Ben Affleck is a good actor. So why does he make so many bad choices? I can understand how mistakes like Pearl Harbor could happen on the front end, but how do you explain the fact that he did wonderful work in Hollywoodland and he shows up in a low-budget film like this one all in the same year? He was wonderful in Good Will Hunting and ate up every scene he was in in Boiler Room. Then he did Gigli. This guy is all over the place.
What’s frustrating is that he’s pretty good…even here, in a film that is overwhelmingly bland. Our man plays a talent agent who is having a crisis of personality. He has lost his confidence, his marriage is falling apart, and there’s some unfortunate business with a personal journal. In fact, it’s the journal that is the crux of the film. Journal, journal, journal. Practically the entire film is told in voice over. The only thing that I can imagine that is more bland than reading the journal of a no-talent Hollywood agent is hearing the guy read it to you himself.
I can sum up my feelings on this film in two words; “who cares”? So a shallow, talentless hack is trying to discover who he is. Who cares? The problem is, there’s nothing there to discover. At the beginning of the film, he is a shallow, moderately-successful guy. By the end of the film, he is a shallow guy that is OK with being moderately-successful. Who cares? I certainly didn’t.
The audio here is as flat as the script. All the film’s sound is just thrown up in front of the viewer, with no dynamic range to speak of. The track does not take advantage of what the 5.1 format has to offer, but instead presents an entirely bland soundtrack that adds nothing to the film. Lows are not low, highs are not high, and the surround speakers are on holiday. The 5.1 rack spread the front of house out a little wider than the 2.0 offering, but that’s about it. There is really no benefit of seeing this film on DVD instead of through basic cable.
Boy, the video transfer here is really rough. The images actually bleed over into the edges of the letterboxing. The colors are also way off, skewing heavily toward red. Images are overwhelmingly grainy and dark. I wouldn’t go so far as to say that the transfer is blurry, but it certainly lacks the sharpness and clarity that consumers have come to expect from DVD. Out of all of these shortcomings, the lighting issues are the biggest problem. The vast majority of the film’s scenes are criminally under-lit. Almost half of each frame is shrouded in darkness of one kind or another. Some scenes even have the actors faces obscured. Clearly, it was amateur hour in the production’s lighting department.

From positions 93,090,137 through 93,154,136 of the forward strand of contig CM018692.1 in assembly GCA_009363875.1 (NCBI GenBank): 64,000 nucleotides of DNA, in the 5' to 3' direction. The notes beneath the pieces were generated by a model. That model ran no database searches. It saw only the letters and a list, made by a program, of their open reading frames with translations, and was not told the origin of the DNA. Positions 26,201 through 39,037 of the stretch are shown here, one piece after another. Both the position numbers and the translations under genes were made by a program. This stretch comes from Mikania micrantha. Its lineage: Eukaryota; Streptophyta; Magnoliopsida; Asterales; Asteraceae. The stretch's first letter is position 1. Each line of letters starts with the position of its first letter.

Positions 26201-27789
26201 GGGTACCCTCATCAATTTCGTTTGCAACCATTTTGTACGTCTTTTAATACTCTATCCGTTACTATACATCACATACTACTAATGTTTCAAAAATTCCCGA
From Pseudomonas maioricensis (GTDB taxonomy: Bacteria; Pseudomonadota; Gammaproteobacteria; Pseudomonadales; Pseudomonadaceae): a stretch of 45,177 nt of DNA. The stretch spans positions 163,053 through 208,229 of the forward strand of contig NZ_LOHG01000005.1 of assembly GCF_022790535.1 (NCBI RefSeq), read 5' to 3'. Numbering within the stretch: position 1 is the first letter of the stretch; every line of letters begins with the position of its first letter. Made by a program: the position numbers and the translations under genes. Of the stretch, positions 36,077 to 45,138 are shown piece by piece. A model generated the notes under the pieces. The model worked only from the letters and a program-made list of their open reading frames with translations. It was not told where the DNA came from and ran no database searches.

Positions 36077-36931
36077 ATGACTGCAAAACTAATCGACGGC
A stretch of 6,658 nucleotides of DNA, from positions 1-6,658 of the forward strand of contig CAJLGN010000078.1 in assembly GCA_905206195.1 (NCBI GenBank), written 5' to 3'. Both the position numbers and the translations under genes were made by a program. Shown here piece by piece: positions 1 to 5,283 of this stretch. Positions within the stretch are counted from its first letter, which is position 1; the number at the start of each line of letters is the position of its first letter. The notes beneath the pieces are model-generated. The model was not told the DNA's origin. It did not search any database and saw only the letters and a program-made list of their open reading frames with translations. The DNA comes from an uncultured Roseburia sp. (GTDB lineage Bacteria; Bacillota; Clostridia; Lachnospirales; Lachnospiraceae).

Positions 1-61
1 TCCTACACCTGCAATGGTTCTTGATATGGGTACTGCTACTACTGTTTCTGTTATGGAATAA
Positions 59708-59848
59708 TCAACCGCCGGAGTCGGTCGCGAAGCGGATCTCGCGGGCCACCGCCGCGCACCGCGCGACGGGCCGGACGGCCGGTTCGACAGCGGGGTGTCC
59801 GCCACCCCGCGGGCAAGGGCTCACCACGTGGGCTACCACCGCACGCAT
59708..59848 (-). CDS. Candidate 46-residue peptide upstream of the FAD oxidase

Many of the extras on the disc are the standard faire that shows up on many discs these days. There are trailers for other Lionsgate films here, as well as a blooper reel filled with flubbed lines. The twist here is that the bloopers are taken from the filming of the other extras, and not from the film itself. While I can credit this disc as being the first one I have seen handle bloopers in this way, I can also say that bloopers usually come from the movie for a reason. These segments are normally not very funny, but when they are taken from interview segments, they are made to be even more of a drag.
There are two featurettes on the disc. Visual Journaling is a traditional electronic press kit with snippets of the film’s actors talking about how great the script is and how wonderful the crew were to work with. The second segment, Talk to my Agent, is a similar segment, where the actors talk more about their personal dealings with agents. This is a great idea for a featurette, but it is so packed with scenes from the film that you have presumably just watched that there is really very little real information here. At three minutes in length, maybe I was expecting too much.
The extras wrap up with nine deleted scenes. Take a boring movie and cut out the slow parts, and you will see where I am going with this collection of surplus scenes. They are presented in a rough-cut format, without foley or a full 5.1 mix.
This is a film about one man’s journey to look at his own life and find out who he really is. Unfortunately, he is an entirely boring person, and the audience is dragged along for the entire bland ride. Character studies only work of the subject has something enlightening to offer. Imagine if the entire film Jerry Maguire ended after the first act. And there was no “mission statement”. Just a shallow guy who realizes that he is a loser. There’s really not much more depth to him, he just comes to terms with himself.
The fact that this film came out last year, and this is the first that I have heard of it, suggests that the studio knew they had a weak film on their hands. The fact that it was put out with such little regard to the audio and video confirms it. Affleck is a fine actor, and he has done some really great work in the past. Please seek out one of those films, and pretend that this one never happened.
Special Features List
- Visual Journaling – making-of featurette
- Talk to my Agent featurette
- Deleted Scenes